As far as I and most other comic book fans are concerned I imagine, Michael Fassbender’s performance as Magneto in the rebooted X-Men films has been one of the consistently best aspect of the franchise to date, even in this year’s abysmal X-Men: Apocalypse, where Fassbender still managed to somehow mine some real emotion out of the otherwise scattered and clumsy material he was given.
While I think his best work as the character is in X-Men: First Class though, his performance in Days of Future Past is still stellar from beginning to end, even when Magneto is forced once again to be the primary antagonist during the film’s final act.
According to Vulture though, Fassbender revealed last night during a tribute to his career at TIFF, that he doesn’t actually like his performance as Magneto in that film:
“I don’t actually like that performance there, to be honest I just think it’s me shouting. It’s just like some dude shouting.”
For reference as well, this also came after a scene from Days of Future Past was shown, in which Fassbender’s Magneto and James McAvoy’s Professor X have a fight on a plane, with the former at one point almost bringing the entire plane down. Personally, I think it’s one of the best scenes in the film, even if Fassbender doesn’t quite agree with me.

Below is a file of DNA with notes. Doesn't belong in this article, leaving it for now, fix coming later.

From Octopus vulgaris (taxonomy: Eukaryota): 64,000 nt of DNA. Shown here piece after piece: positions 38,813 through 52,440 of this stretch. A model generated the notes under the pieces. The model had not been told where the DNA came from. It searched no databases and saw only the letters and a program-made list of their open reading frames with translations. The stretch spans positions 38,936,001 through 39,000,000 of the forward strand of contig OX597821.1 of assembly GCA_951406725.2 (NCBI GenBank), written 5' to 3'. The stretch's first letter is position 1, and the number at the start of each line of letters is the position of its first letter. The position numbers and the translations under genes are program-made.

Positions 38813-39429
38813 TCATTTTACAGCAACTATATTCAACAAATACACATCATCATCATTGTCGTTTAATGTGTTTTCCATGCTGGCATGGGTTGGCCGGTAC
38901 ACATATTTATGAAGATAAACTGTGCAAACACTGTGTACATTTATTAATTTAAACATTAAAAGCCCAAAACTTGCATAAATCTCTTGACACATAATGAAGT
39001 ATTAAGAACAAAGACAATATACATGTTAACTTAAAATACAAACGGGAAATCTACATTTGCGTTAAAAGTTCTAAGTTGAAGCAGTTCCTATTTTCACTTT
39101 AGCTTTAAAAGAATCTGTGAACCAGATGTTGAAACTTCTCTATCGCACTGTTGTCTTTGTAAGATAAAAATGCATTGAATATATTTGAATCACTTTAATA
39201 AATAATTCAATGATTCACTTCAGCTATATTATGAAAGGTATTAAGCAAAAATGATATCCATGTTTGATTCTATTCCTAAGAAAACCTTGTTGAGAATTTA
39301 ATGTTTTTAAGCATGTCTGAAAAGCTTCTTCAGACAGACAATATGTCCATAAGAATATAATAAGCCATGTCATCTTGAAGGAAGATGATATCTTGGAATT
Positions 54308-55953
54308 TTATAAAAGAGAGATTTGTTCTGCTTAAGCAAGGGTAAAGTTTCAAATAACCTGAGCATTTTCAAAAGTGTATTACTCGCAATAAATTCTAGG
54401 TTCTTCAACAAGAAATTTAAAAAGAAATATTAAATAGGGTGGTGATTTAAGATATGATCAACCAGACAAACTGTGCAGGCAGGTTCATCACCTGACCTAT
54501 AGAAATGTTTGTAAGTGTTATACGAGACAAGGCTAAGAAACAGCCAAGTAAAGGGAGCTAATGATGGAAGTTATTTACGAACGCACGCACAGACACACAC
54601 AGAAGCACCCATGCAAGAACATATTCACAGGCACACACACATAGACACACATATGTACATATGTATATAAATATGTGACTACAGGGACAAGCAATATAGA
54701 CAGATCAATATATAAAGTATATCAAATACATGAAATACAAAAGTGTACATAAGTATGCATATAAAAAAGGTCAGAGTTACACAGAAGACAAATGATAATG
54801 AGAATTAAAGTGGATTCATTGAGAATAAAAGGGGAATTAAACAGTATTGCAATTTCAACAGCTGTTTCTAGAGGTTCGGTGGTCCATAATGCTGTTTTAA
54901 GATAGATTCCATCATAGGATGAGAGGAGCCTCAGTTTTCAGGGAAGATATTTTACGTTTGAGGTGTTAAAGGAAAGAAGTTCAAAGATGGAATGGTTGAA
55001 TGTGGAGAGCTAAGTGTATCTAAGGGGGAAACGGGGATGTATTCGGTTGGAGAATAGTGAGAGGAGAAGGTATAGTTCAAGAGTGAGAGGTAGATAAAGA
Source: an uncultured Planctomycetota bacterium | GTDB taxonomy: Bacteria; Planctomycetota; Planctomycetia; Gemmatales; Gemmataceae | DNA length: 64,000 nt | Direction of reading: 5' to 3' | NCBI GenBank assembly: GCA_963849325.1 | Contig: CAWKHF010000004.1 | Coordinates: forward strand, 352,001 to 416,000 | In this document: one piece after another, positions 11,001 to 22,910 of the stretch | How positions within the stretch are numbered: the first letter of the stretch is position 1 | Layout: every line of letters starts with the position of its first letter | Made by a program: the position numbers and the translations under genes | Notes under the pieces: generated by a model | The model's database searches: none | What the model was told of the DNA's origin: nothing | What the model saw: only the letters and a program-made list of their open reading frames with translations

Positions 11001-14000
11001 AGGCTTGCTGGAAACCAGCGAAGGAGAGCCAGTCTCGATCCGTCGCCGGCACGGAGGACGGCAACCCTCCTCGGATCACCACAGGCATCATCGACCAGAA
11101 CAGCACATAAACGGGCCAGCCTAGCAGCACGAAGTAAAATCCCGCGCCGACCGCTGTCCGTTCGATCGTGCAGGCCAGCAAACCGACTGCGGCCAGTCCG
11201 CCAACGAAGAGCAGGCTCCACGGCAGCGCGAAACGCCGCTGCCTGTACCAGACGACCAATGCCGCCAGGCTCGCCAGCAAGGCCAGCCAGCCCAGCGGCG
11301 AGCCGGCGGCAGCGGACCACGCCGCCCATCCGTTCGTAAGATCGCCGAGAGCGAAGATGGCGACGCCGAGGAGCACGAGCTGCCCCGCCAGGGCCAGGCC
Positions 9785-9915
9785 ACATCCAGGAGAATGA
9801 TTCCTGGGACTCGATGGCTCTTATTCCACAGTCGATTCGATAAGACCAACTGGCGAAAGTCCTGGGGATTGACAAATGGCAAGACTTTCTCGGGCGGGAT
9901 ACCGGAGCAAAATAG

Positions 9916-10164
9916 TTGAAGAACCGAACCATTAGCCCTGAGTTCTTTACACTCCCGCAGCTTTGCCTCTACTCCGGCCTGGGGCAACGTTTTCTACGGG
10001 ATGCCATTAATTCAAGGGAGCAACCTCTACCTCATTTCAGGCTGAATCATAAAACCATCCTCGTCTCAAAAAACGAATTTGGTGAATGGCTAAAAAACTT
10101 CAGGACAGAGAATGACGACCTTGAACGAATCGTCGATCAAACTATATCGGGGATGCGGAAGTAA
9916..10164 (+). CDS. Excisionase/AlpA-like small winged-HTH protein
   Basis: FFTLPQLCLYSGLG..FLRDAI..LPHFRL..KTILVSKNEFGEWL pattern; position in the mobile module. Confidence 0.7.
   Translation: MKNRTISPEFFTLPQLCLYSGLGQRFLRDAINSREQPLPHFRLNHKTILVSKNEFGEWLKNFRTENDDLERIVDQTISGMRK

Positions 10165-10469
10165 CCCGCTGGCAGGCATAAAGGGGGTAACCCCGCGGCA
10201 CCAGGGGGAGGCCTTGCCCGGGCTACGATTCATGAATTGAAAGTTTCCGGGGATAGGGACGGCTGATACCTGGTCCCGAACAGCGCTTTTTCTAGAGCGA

Last year, the actor gave one of his best performances to date in Steve Jobs though, which interestingly enough, Fassbender revealed he also tried desperately to get out of during rehearsals:
“He wrote all that stuff! It was so dense! It was such a mountain, and I’m a slow learner, so when the script arrived for me and the opportunity came to play the part, I really thought, This is not me. This should be somebody else. It’s a miscast scenario. But in rehearsals I was trying to find a way to get out of the job. I remember telling my driver, ‘If I put my arm in the door, you should slam it. It should cause a break and it should get me out of this gig.'”
Of course Fassbender went on to earn several accolades and awards for his performance as Jobs in the film, and it’s not hard to see why either when you finally watch it, especially during the film’s third act. I guess in the end though, we’re all our own worst critics, and that certainly seems to apply here.
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